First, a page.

This month's topic for SJT is Reflection, and I'm going to spend a little time reflecting on my OLW for this year, which was Hope. (Here's my post about it from January 1st, 2020. And at that link you can also see all the OLWs - One Little Words - I've chosen since I started picking a word for the year, back in 2009.)
I didn't feel much hope as 2019 was ending, because 2019 was a very bad year for Haiti. We had lockdowns much of the year, before the rest of the world also joined us in lockdown in early 2020. Although 2020 has also been a difficult year, and not just for Haiti, I have found that Hope was a great choice. I picked it because "I decided to take a leap and go against the way things feel, choosing HOPE for 2020. Not because I'm full of hope or see lots of newness or solutions on the horizon to Haiti's political and economic impasse, but because I'm going to have to look outside myself, to seek hope where it's not obvious."
One reason 2019 hit me so hard, though I didn't know it at the time, was that I wasn't healthy physically. I knew I was low on energy and depressed, but I put that down to the situation. I did scold myself mightily for not handling things better, and I continued to do that as 2020 began. At the beginning of the year, we were back at in-person school, and it was one of the best stretches of teaching I had ever had. Because of the weeks and weeks stuck at home, I was so thankful for every day with my students. That lasted until March 19th, when the Haitian government announced that we had two cases of COVID here.
After that my energy levels tanked again, culminating in a collapse in July when, going for a walk with my husband, I absolutely could not take one more step. We inched back to our car (he encouraging me to take 20 steps between rests), and thus began a long series of doctor visits and a hospitalization. It turned out that I had a Vitamin B12 deficiency, and it had been going on for a long time. It explained many physical symptoms I had, but also the long-term depression I had been struggling with (and scolding myself for). I wrote here about how much better I felt after getting this resolved, or at least beginning to get it resolved. The world was still a mess, and I was still in COVID lockdown, but I had myself back to cope with it all.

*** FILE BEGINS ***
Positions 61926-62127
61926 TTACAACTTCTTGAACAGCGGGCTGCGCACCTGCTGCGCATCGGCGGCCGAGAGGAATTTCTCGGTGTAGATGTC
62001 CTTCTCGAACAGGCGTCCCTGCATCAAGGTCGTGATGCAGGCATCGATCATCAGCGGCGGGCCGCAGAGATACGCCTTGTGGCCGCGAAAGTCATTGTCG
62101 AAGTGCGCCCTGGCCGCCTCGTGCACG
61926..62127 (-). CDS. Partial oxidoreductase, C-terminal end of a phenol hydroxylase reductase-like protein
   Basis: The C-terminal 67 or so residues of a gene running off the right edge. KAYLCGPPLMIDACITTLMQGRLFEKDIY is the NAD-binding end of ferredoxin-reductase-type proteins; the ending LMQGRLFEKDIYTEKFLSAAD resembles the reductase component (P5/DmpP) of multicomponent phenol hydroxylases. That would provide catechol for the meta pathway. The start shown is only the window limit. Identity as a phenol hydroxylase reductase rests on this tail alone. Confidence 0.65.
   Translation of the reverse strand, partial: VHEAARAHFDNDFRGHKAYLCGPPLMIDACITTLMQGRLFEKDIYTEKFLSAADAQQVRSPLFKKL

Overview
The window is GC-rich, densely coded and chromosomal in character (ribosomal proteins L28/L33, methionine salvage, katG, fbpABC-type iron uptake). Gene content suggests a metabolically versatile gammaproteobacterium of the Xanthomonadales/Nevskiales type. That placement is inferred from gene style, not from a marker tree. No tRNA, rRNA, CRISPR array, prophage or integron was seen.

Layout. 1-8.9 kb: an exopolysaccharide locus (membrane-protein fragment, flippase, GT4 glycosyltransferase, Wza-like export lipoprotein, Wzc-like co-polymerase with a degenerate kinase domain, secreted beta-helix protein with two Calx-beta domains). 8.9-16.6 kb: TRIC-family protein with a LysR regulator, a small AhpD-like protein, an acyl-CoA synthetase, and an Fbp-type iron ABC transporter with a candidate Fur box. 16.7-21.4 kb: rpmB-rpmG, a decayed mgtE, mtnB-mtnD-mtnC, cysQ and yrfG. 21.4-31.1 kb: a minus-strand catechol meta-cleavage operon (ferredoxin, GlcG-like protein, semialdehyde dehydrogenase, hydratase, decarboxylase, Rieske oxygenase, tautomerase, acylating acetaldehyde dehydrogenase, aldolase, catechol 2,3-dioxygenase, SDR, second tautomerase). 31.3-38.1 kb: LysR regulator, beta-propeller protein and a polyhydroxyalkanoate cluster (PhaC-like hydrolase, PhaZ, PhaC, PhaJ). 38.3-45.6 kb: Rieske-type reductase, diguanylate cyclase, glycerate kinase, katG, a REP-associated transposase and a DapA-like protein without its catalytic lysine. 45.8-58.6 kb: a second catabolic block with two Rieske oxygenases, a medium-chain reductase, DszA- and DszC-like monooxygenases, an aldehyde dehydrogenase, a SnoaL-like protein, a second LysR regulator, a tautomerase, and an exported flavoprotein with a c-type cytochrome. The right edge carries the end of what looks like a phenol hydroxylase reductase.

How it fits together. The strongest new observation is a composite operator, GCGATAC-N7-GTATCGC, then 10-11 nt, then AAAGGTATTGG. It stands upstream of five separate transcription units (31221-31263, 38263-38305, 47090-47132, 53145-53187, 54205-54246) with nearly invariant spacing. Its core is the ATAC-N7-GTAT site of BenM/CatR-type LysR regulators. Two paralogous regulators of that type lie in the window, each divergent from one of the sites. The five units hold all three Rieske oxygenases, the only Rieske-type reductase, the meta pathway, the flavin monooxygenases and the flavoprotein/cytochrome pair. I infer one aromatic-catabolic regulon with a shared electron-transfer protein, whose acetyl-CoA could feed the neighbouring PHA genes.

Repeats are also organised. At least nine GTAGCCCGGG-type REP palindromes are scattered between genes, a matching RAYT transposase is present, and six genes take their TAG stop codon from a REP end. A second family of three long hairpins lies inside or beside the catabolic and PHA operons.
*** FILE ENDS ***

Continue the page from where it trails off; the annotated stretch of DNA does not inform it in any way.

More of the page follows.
This "new lease on life" situation made me feel better literally, but it also works as a metaphor. A long-standing mess can be fixed. It really can. I had been struggling with the idea of "growing old gracefully," and wondering what it meant, but it turned out that some aspects of my condition that I had accepted as part of getting older (like lethargy, loss of appetite, and an inability to eat spicy foods), went away completely when my B12 was normal. What other bad thing in our lives, or in the world, that we have decided we have to accept as the way things are might actually be possible to change, and maybe even relatively simply? Talk about a hopeful way to think!
I am more hopeful now than I was when 2020 began, in spite of the challenges of the year. We may be in the dark sometimes, but maybe it's the dark before the sunrise. That's how it feels now.
Here's something else I wrote in my OLW post at the beginning of the year: "Ultimately, though, I don't believe having hope is about me; I think it's about God working in me. In Romans 15:13, Paul writes: 'May the God of hope fill you with all joy and peace in believing, so that by the power of the Holy Spirit you may abound in hope.' It's by looking outside myself, by turning to God, that I can have hope this year." That turned out to be absolutely the case.
Another comment I added when writing about the word Hope was that I wanted to think about birds and birding and how those things went with my OLW, since Emily Dickinson wrote, "Hope is the thing with feathers." Here is one of the several times I reflected on this in 2020.
And now I'm thinking about my word for 2021.